Sunday, March 02, 2014

Congress Resolving Venezuela

Here is the text of the proposed Senate resolution about Venezuela. Its thrust is to "urge" the president to use targeted sanctions against individuals deemed to be contributing to repression. Given its authors, I'm a bit surprised it is not more strongly worded and/or harsh in sanctions.

Looking back, I saw there was a resolution from 2013, which passed. The basic wording was similar but without the sanctions. Go back to 2007 and you find something similar and co-sponsored by Senator Obama.

And then, of course, there is this House Resolution giving the president authority, even up to war, to pursue claims by U.S. citizens against the Venezuelan government. Oh wait, that one is 1872.

Just since Hugo Chávez was first elected, there have been a lot of resolutions--I don't know how many were passed. Eyeballing them through govtrack, I figured most would come from Florida or Bob Menéndez but they are spread out (even Rick Santorum got into the act). One commonality is ideology, couched in terms of caring for the Venezuelan people. Their goal is to do something against chavistas which will then somehow make things better.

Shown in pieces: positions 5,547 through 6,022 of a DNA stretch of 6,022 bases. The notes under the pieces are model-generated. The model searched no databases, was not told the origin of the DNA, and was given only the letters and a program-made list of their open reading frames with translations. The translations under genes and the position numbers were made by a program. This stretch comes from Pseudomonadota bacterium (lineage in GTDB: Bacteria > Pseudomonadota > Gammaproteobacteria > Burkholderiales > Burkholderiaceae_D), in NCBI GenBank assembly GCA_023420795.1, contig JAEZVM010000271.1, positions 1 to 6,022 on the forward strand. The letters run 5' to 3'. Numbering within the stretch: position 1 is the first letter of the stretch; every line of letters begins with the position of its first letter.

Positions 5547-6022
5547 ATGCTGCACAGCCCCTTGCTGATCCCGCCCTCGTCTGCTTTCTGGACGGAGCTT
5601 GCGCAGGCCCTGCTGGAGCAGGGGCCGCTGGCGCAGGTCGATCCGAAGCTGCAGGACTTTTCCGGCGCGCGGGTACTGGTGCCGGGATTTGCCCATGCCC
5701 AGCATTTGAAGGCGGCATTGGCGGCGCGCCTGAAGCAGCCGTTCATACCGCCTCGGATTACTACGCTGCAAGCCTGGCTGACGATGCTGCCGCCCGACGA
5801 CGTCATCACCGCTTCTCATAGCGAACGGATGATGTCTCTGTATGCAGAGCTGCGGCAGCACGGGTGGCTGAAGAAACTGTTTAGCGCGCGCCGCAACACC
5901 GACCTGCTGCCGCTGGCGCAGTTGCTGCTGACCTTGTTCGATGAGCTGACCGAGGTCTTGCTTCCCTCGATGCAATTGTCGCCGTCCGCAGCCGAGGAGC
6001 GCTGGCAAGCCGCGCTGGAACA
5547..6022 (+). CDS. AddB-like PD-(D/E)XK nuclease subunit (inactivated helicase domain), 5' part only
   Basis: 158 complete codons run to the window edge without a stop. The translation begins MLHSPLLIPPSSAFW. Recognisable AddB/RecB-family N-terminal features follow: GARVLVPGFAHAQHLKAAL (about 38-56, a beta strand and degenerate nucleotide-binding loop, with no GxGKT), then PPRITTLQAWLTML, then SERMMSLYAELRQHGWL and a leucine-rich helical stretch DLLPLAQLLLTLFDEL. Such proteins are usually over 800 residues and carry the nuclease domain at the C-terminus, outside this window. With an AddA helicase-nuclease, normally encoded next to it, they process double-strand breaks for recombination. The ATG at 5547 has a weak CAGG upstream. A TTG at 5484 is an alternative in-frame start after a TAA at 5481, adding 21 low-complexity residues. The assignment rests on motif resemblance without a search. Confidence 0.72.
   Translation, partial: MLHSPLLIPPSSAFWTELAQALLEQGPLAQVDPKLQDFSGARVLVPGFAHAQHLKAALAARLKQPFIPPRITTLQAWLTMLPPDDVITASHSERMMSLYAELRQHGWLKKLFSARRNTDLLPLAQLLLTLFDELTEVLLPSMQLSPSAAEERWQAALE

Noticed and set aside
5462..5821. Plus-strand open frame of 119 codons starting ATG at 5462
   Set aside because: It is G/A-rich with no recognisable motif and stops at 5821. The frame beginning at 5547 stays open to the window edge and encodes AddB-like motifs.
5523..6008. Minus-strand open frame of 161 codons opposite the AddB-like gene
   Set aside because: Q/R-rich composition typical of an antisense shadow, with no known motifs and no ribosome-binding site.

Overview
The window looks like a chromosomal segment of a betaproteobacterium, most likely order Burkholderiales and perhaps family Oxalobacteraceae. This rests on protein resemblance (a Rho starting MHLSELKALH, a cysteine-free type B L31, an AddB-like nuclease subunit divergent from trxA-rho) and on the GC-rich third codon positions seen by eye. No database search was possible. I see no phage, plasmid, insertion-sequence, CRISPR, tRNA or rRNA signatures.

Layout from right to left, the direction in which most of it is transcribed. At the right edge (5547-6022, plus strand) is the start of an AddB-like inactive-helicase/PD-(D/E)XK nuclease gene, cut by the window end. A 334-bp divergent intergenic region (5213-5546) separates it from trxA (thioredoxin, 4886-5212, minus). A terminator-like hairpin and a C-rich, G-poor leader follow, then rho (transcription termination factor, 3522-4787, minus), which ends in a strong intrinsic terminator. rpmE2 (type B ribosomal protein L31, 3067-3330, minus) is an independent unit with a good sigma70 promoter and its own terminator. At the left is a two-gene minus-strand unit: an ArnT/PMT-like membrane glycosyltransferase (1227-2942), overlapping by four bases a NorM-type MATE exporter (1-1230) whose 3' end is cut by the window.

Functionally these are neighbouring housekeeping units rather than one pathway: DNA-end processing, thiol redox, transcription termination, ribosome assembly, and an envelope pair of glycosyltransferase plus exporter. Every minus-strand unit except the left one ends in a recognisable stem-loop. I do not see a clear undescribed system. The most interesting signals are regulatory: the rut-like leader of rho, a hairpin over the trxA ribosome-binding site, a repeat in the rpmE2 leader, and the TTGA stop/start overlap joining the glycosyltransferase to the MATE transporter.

I'll be curious to see whether the targeted sanctions strategy gets legs, as it is a new component--for the most part the resolutions call for reports, dialogue, etc. As a political strategy, it sidesteps the question of how effective unilateral sanctions per se are--Cuba makes that problematic--and provides considerable flexibility. I have no idea whether President Obama will bite, but it could be tempting as a way to show he is doing "something."


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